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2020 Candidates Make L.A. Fundraising Push Ahead of Democratic Debate

Democratic presidential candidates soon will start descending on Los Angeles for Thursday’s  presidential debate — if a labor dispute is resolved.

Unite Here Local 11, which represents cooks, dishwashers, cashiers and other workers, said that contract negotiations will resume Tuesday with Sodexo, which contracts with Loyola Marymount University for food services. Last week, all seven presidential candidates who have qualified for Thursday’s debate said they would boycott the event if the union pickets and the labor situation is unresolved.

“We look forward to continuing negotiations with Sodexo on Tuesday or sooner in hopes of reaching an agreement before Thursday’s debate,” Susan Minato, co-president of the local, said in a statement.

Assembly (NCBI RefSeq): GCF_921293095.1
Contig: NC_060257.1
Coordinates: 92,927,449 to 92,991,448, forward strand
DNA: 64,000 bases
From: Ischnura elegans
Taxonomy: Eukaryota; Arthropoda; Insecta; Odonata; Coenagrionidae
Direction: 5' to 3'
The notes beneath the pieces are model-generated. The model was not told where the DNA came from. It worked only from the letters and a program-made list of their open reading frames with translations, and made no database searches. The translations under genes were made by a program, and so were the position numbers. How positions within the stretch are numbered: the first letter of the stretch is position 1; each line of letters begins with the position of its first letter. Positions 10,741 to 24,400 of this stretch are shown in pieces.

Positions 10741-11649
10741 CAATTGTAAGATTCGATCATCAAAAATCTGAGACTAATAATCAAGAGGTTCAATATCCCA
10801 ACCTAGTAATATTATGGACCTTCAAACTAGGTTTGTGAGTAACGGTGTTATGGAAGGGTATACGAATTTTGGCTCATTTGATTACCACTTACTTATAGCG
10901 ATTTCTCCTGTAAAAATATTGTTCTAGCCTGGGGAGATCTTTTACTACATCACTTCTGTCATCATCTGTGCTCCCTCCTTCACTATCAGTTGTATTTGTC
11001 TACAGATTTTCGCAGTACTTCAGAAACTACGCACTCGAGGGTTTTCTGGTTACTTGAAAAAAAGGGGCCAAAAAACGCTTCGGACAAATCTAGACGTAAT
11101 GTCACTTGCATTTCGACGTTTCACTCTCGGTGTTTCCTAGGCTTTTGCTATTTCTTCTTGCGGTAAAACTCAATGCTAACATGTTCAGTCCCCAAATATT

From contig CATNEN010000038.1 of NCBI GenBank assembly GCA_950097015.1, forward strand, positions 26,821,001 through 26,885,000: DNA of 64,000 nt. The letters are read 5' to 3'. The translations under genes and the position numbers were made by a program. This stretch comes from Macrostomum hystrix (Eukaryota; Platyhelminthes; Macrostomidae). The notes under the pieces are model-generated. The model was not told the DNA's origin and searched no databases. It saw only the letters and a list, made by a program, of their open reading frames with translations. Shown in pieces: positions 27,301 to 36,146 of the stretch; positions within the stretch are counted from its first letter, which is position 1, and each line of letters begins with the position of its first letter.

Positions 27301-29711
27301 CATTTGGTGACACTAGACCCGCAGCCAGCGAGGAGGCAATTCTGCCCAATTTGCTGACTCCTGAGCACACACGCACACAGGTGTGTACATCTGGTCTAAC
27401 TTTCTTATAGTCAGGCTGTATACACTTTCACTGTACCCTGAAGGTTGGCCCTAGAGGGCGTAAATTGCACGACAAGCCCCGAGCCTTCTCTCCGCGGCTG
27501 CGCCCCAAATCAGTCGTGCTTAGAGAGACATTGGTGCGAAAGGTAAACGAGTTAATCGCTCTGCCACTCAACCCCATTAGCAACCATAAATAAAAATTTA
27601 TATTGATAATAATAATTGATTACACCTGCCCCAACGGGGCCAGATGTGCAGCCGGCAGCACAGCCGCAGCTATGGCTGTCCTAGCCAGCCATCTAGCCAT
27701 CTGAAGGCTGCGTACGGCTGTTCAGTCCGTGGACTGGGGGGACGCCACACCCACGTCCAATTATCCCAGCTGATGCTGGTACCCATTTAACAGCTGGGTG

In the meantime, some of the candidates are taking the opportunity of an L.A. visit to raise money.

Pete Buttigieg has two fundraisers scheduled for Tuesday, including a breakfast in Beverly Hills with tickets starting at $500 per person. The event is co-hosted by media executive David Nathanson. In the evening, Buttigieg is scheduled to attend a “cocktails and conversation” event in West Hollywood, with tickets starting at $100 per person.

Buttigieg and another Democratic contender, Sen. Amy Klobuchar (D-MN), will appear on Tuesday night at the Democratic National Committee’s IWillVote gala, along with Los Angeles Mayor Eric Garcetti. The tickets to the event start at $1,000 per person and rise to $50,000 for a table for 10, photo line, VIP reception and debate tickets. Songwriters Siedah Garrett and MILCK are scheduled to perform, according to the invite.

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On Wednesday, Klobuchar will raise money at a West Los Angeles event co-hosted by UTA’s Jay Sures, attorney Sherry Grant, former DGA national executive director Jay Roth, attorney Jonathan Sandler and Janet Unterman. Tickets start at $500 per person.

Buttigieg, Klobuchar, former Vice President Joe Biden, Sen. Elizabeth Warren (D-MA), Sen. Bernie Sanders (I-VT), Tom Steyer and Andrew Yang have qualified for the Thursday debate. Still to be determined is what happens if the labor issue is not resolved.

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